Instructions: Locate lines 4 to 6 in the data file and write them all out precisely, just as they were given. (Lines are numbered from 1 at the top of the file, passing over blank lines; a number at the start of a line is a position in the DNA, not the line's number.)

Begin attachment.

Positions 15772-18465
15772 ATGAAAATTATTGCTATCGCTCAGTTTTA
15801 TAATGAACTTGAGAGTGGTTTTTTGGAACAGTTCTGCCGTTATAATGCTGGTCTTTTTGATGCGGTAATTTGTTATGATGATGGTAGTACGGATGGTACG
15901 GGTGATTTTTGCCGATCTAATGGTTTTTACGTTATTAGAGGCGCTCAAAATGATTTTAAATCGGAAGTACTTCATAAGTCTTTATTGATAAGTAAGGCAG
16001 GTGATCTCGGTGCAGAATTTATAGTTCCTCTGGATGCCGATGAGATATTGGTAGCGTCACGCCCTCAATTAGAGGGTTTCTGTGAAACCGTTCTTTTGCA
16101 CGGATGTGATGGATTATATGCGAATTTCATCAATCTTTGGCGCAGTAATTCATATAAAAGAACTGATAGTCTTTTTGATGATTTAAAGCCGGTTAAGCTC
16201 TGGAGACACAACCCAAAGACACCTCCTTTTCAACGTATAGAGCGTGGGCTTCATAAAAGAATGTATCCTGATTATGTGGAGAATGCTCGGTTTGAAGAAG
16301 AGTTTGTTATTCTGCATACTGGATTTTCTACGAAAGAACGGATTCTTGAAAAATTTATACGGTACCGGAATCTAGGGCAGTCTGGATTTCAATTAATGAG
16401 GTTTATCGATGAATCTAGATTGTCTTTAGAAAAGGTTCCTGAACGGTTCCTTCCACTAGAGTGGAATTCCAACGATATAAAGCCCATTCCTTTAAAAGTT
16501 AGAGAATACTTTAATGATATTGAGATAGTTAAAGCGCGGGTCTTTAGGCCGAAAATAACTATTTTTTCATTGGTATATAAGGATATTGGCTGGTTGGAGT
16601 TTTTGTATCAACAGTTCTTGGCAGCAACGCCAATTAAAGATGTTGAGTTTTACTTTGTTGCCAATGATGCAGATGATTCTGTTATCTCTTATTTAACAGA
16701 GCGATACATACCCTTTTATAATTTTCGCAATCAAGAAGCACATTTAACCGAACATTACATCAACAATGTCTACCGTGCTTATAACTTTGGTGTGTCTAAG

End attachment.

15901 GGTGATTTTTGCCGATCTAATGGTTTTTACGTTATTAGAGGCGCTCAAAATGATTTTAAATCGGAAGTACTTCATAAGTCTTTATTGATAAGTAAGGCAG
16001 GTGATCTCGGTGCAGAATTTATAGTTCCTCTGGATGCCGATGAGATATTGGTAGCGTCACGCCCTCAATTAGAGGGTTTCTGTGAAACCGTTCTTTTGCA
16101 CGGATGTGATGGATTATATGCGAATTTCATCAATCTTTGGCGCAGTAATTCATATAAAAGAACTGATAGTCTTTTTGATGATTTAAAGCCGGTTAAGCTC